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SECOND OPINION: Being I’m Not There

BY CARRIE RICKEY INQUIRER FILM CRITIC Much as I admire [the] performances, and much as Iimnottheresepia.jpg respect Haynes’ attempt to create something deeper than the standard movie biopic, I left the theater scratching my head, thinking, as Gertrude Stein said of Oakland, “There’s no there there.” It’s an enigmatic movie about an enigma — not unlike a boring song about boredom.

Thankfully, Haynes successfully avoids replicating the biopic’s standard arc of struggle/flameout/phoenix rising from ashes, the cliche of every VH-1: Behind the Music episode. While structurally ambitious, his six actors in search of one character — or actors representing different facets of one character — deny us the elemental pleasures of narrative buildup and catharsis.
I sympathize with those, including Haynes, who want more from a biopic than the predictable rhythms of fall-and-rise. But my hunch is that audiences will prefer the forthcoming lightweight biopic satire Walk Hard: The Dewey Cox Story to Haynes’ deep-dish ruminations. Thoughts? [via FLICKGRRL]

OUR THOUGHTS: As for the ‘there there’, or the lack thereof, the inscrutability is intentional, if not the whole point. So taking the film to task for being too ambiguous is like blaming the night for being too dark. Besides, does 2 + 2 always add up to 4 in real life? As for complaining that the film’s experimental structure denied you the ‘elemental pleasures of narrative build-up and catharsis’, well, that strikes us complaining that the Venus De Milo don’t have no arms. And besides, you’ll always have Ray and Walk The Line. Always. Lastly, your hunch that herd mentality audiences will always choose the path of least resistance? You are blowin’ our frickin’ mind with that bombshell, Carrie. Just to be clear: That was saracasm. Motion denied, next case!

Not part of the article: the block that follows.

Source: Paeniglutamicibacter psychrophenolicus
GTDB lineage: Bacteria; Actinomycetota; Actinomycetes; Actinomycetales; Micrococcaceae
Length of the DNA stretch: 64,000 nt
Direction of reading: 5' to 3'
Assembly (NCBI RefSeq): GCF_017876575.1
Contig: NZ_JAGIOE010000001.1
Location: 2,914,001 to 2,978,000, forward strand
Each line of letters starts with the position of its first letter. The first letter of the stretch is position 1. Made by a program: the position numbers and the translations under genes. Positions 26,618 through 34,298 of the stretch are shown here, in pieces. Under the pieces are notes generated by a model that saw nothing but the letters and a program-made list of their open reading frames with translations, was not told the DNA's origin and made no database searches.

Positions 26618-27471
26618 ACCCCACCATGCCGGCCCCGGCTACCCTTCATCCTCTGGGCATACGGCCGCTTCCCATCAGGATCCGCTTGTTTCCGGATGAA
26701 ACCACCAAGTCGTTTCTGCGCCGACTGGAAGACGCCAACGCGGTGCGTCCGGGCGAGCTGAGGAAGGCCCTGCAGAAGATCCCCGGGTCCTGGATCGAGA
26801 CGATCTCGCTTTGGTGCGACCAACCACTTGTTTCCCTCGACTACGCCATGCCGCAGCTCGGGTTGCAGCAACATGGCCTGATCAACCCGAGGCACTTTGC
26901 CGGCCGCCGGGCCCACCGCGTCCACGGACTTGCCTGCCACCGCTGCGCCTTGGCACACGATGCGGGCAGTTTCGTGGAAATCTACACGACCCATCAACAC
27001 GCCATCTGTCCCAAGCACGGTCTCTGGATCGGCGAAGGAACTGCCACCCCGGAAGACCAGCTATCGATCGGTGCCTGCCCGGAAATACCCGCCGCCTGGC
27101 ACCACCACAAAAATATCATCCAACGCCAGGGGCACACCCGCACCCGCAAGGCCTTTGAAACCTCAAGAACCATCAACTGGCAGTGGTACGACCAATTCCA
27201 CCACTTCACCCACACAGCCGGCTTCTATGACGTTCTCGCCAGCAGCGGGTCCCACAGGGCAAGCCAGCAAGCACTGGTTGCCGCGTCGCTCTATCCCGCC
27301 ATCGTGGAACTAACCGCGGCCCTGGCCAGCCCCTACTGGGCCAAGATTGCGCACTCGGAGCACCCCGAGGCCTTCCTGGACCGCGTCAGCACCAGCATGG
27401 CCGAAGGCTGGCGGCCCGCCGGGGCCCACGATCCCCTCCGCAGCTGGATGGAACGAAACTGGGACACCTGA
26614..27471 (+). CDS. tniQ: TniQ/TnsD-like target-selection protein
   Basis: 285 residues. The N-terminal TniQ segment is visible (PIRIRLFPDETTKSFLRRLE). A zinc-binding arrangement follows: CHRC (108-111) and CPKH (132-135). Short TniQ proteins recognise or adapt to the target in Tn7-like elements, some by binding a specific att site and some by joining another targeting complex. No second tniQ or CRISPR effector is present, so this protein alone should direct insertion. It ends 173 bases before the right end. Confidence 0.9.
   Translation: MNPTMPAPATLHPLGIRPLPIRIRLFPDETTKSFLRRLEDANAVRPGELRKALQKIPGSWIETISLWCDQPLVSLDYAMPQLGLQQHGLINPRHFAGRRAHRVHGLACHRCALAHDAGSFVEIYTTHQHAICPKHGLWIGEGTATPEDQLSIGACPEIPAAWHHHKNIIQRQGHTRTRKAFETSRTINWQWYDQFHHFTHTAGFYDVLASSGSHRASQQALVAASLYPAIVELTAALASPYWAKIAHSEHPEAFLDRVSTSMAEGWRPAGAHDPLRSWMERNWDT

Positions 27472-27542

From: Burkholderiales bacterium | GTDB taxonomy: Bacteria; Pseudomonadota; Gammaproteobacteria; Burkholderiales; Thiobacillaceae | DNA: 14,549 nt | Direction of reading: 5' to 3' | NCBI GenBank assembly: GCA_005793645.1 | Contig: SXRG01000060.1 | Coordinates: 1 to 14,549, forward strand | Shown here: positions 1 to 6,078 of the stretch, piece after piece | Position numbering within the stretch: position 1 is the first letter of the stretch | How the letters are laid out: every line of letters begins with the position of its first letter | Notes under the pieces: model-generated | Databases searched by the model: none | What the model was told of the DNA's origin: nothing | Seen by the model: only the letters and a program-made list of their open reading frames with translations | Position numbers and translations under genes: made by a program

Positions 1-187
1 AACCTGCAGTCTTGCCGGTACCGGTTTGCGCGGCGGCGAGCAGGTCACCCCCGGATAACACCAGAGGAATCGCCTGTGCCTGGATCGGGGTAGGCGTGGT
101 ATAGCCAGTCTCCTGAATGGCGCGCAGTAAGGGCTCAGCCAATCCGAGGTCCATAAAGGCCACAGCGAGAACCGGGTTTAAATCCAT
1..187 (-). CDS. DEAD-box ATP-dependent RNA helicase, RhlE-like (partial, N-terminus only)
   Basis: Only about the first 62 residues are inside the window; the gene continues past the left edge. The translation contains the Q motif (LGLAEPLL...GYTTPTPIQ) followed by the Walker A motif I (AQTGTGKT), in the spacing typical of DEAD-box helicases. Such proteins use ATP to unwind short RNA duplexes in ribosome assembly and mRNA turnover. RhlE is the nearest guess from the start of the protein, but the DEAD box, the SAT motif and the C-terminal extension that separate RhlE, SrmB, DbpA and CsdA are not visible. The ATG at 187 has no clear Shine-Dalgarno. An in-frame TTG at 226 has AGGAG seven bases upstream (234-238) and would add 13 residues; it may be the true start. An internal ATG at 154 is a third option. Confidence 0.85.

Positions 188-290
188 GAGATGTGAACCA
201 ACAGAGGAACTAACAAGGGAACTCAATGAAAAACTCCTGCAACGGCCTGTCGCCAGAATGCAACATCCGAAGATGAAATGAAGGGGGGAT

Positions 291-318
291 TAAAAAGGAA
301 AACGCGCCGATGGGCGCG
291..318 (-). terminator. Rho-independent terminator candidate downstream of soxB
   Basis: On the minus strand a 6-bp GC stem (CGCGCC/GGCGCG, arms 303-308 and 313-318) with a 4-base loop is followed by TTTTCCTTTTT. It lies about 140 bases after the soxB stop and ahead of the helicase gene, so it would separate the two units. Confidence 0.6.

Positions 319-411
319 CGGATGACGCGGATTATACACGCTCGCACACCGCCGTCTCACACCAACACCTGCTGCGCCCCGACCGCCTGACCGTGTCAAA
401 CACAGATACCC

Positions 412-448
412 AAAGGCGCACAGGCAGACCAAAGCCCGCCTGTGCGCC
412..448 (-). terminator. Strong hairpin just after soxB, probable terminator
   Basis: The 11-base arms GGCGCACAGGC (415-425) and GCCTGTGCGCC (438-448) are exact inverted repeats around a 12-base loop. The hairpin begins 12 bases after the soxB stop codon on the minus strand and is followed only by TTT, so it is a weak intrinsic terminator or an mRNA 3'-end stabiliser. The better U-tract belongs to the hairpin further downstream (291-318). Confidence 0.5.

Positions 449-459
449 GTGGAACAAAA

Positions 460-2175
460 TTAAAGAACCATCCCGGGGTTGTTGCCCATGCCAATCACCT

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One Response to “SECOND OPINION: Being I’m Not There

  1. Dan Buskirk Says:

    Really, is this film “enigmatic”? It does take for granted that the viewer has some authentic knowledge of Dylan’s work. Take the Richard Gere/Billy The Kid section for example. I could see where the whole section would seem needlessly obscure if you weren’t familiar with Dylan late sixties/early seventies work, but if you’d listened to THE BASEMENT TAPES and watched Peckinpah’s PAT GARRETT & BILLY THE KID it is apparent what Haynes is riffing on.

    A lot of the reviews for I’M NOT THERE seem to separate the folks who have put in the time exploring the albums of perhaps the most acclaimed songwriter of the century, and those who just have the “Greatest Hits”.

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